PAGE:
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Posted: April 27, 2007

New medical search engine provides a wealth of nanotechnology information

Researchers at the University of Virginia School of Medicine have created a new online search engine – Relemed –that provides medical professionals, researchers and the general public with a more efficient and targeted way to search PubMed for the latest, most relevant medical literature to answer medical queries.
ReleMed, short for Relevant Medicine, is not a general health site. It doesn't provide answers or suggest guidelines for specific medical problems. Rather, based on your search terms, ReleMed retrieves the most relevant recent references published about a problem or a combination of conditions, versus any article in which the search terms appear.
ReleMed seems to be a very useful search tool for finding nanotechnology related medical articles. Just using the search term "nanotechnology" comes up with a wealth of higly relevant article links.
"Most of the search engines that examine the 16 million articles currently indexed by The National Library of Medicine give you the most recently published articles first, but they don't look for relevance of the articles to your query," said Dr. Mir Siadaty, ReleMed's developer. "For example, say you want to find the most relevant articles for the relationship between Hepatitis C and Arthritis. If you search using PubMed you will receive hundreds of articles that randomly contain the terms "Hepatitis C" and "Arthritis" but without, necessarily, indicating the relationship between them. Even if the PubMed search happens to return articles in which the relationship between Hepatitis C and Arthritis is discussed, those articles can be hard to find. You may have to read through dozens, sometimes hundreds, of abstracts to locate them. "We designed ReleMed so that the first articles returned in response to a query have close relationships between the search terms. This means you can quickly find not only the most recent articles, like PubMed does, but also-and more importantly-the most relevant articles." ReleMed works by assigning each of the articles a relevance or priority score. An article assigned a ranking of "1"-the highest possible-has clear relationships among the submitted search terms in all the critical parts of the article: the title, the abstract and in the key indexing or MeSH terms.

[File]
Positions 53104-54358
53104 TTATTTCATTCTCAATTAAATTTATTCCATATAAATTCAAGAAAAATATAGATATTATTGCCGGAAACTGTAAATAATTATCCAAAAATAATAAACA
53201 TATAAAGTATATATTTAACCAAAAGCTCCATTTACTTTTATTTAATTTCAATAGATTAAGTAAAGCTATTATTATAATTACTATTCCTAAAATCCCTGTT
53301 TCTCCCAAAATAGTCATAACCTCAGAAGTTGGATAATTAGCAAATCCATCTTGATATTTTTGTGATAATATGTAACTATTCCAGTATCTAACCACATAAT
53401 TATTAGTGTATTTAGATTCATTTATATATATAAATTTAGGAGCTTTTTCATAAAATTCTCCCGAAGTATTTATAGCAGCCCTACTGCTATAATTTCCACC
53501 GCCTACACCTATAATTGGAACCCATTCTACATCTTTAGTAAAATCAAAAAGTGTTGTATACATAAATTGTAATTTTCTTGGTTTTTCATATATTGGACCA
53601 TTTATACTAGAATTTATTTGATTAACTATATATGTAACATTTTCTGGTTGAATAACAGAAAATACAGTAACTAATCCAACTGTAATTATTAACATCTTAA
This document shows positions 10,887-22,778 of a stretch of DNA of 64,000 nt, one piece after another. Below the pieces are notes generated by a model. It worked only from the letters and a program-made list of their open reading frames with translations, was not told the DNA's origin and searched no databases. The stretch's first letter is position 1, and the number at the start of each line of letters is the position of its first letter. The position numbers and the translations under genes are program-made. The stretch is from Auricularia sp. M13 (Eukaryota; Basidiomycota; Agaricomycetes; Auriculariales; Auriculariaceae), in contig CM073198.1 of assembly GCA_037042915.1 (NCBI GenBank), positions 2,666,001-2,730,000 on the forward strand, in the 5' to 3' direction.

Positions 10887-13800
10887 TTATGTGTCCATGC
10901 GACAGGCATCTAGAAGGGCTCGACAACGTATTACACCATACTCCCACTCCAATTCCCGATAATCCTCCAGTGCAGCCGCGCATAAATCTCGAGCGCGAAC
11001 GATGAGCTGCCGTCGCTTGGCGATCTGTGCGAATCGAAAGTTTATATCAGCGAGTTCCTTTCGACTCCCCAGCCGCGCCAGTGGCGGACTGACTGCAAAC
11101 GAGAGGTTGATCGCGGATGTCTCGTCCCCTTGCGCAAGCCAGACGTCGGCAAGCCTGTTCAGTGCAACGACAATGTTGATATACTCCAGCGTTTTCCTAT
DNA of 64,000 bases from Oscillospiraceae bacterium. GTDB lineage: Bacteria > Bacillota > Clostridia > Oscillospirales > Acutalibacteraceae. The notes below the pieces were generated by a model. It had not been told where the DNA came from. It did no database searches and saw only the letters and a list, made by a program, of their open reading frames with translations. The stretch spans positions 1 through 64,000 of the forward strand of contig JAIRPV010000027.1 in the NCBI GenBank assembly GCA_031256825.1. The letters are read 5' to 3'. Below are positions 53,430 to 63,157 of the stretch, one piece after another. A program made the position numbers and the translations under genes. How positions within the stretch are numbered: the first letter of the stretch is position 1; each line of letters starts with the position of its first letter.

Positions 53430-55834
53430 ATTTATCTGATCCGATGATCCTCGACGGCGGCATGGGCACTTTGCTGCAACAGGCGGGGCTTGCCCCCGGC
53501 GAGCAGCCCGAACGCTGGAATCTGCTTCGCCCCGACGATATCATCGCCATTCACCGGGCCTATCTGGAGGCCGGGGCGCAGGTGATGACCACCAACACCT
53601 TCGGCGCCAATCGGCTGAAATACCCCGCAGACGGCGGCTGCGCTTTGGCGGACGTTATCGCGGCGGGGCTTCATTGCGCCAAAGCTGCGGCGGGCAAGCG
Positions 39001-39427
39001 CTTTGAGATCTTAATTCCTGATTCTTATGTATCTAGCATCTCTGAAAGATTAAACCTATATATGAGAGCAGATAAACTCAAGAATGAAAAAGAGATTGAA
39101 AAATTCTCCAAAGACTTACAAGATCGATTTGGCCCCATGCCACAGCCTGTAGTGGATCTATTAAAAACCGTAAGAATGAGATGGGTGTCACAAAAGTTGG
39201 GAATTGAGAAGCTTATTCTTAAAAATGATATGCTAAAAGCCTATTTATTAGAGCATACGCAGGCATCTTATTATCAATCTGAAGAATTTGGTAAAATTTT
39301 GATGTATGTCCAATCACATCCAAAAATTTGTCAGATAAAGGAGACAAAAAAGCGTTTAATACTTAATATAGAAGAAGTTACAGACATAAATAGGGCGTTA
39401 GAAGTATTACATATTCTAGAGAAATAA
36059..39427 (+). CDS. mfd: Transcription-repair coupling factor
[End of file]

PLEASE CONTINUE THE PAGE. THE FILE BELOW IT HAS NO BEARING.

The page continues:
"ReleMed still lets the user decide which articles they want to examine in more detail," said Dr. William Knaus, professor and chairman of U.Va.'s Department of Public Health Sciences and Siadaty's collaborator, "but it makes that process so much quicker and more efficient by ranking and then color-coding the results.
"With the explosion in the number of biomedical articles being published (more than 1,700 new articles daily), ReleMed allows you to cull through them efficiently. This great new tool retrieves and then organizes articles on medicine and biology so that the user spends less time reading through articles that are not directly responsive to their needs."
ReleMed is easy to use. Unlike most current MEDLINE search engines, it requires no special training or multiple steps. It accepts common medical terminology. Simply enter diagnoses or medical problems in the search box, and ReleMed returns a list of references with those search terms highlighted in red. A green box appears next to the title of the article; the darker the box, the higher the relevance. Hover the mouse over the box, and the exact relevance level appears, along with information on why ReleMed has assigned it.
Source: University of Virginia School of Medicine
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